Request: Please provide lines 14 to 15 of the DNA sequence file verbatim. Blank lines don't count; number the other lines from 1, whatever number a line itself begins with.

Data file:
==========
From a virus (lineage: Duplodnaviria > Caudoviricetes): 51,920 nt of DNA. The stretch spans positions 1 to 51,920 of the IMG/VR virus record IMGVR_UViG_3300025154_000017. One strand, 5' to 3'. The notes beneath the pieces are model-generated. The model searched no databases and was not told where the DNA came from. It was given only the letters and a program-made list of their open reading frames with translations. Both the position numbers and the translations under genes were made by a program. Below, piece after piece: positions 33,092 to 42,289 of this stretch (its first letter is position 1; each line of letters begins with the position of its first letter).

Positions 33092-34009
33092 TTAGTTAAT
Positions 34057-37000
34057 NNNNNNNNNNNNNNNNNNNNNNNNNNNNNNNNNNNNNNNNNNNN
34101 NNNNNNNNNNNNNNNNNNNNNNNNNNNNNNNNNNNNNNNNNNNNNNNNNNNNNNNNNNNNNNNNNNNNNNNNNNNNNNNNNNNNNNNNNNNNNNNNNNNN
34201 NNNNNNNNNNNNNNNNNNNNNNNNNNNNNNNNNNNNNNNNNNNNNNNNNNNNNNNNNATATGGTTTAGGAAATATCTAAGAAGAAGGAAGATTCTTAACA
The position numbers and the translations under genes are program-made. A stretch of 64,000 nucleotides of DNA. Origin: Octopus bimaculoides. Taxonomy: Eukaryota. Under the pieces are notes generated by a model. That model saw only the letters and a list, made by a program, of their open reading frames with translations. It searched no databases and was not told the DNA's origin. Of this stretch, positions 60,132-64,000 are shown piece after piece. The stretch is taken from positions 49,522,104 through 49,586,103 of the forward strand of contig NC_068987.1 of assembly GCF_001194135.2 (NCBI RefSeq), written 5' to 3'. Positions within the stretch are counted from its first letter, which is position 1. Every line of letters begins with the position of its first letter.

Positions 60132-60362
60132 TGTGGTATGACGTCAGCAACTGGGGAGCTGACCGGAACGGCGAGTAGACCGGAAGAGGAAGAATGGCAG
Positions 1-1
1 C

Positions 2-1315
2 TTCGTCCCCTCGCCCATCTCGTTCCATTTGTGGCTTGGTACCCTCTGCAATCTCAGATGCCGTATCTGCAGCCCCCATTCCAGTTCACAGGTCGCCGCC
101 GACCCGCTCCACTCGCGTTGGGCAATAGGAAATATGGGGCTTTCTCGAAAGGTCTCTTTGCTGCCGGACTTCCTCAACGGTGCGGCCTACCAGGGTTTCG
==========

2 TTCGTCCCCTCGCCCATCTCGTTCCATTTGTGGCTTGGTACCCTCTGCAATCTCAGATGCCGTATCTGCAGCCCCCATTCCAGTTCACAGGTCGCCGCC
101 GACCCGCTCCACTCGCGTTGGGCAATAGGAAATATGGGGCTTTCTCGAAAGGTCTCTTTGCTGCCGGACTTCCTCAACGGTGCGGCCTACCAGGGTTTCG